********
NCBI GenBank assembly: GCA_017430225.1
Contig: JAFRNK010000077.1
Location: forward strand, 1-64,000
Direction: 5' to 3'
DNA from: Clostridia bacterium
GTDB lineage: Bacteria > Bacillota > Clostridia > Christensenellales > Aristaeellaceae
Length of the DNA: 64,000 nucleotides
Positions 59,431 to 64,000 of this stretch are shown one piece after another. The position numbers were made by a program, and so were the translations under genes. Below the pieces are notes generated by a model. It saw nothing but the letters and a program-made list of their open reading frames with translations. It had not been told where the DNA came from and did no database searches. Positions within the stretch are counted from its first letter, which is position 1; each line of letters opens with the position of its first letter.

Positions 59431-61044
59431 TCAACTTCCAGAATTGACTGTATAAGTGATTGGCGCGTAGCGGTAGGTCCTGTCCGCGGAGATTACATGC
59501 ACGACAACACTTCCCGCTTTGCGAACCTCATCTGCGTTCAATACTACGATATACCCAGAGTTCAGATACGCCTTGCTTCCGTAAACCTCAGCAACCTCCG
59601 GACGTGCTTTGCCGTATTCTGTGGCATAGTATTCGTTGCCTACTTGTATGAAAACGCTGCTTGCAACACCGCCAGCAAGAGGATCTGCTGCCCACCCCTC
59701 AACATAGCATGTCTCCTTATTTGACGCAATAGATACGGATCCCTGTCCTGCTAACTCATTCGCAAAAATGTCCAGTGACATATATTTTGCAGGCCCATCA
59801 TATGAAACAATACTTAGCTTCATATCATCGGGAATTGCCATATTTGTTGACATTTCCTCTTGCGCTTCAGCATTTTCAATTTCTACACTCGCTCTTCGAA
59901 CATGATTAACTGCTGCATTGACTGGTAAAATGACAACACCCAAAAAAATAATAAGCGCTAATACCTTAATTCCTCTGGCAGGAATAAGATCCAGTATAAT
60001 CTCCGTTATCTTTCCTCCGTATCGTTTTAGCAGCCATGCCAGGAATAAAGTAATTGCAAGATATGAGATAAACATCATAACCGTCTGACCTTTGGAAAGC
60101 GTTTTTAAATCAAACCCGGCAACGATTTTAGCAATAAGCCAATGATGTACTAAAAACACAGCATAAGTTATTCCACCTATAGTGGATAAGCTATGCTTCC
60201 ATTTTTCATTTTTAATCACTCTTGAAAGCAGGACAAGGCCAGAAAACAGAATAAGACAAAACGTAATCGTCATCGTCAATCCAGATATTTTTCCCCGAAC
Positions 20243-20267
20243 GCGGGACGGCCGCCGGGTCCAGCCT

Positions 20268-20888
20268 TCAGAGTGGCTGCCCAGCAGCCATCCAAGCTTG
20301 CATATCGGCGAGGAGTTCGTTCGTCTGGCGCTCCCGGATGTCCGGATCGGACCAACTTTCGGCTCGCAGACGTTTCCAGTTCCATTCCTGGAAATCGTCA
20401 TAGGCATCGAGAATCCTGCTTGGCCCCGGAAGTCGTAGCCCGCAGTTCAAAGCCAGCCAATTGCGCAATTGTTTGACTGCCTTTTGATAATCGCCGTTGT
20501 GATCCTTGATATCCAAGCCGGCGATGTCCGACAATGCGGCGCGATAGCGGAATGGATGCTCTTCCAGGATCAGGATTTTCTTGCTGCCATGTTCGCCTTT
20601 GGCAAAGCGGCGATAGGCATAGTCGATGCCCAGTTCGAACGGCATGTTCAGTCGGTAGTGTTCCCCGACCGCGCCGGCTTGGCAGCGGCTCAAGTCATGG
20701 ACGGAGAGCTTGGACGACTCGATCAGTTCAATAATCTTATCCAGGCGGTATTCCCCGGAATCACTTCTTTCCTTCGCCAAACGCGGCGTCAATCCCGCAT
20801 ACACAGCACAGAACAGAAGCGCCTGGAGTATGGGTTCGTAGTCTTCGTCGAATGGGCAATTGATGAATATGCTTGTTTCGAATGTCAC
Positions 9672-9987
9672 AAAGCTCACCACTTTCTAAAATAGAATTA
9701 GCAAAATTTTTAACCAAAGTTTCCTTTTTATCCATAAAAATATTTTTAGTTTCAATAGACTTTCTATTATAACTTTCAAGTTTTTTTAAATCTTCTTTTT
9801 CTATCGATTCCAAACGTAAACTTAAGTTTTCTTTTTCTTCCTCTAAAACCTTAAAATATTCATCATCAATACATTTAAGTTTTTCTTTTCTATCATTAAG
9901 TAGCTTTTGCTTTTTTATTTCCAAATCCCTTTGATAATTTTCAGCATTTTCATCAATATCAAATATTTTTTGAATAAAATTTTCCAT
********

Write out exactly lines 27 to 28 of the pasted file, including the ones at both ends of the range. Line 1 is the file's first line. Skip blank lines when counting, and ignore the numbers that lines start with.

20701 ACGGAGAGCTTGGACGACTCGATCAGTTCAATAATCTTATCCAGGCGGTATTCCCCGGAATCACTTCTTTCCTTCGCCAAACGCGGCGTCAATCCCGCAT
20801 ACACAGCACAGAACAGAAGCGCCTGGAGTATGGGTTCGTAGTCTTCGTCGAATGGGCAATTGATGAATATGCTTGTTTCGAATGTCAC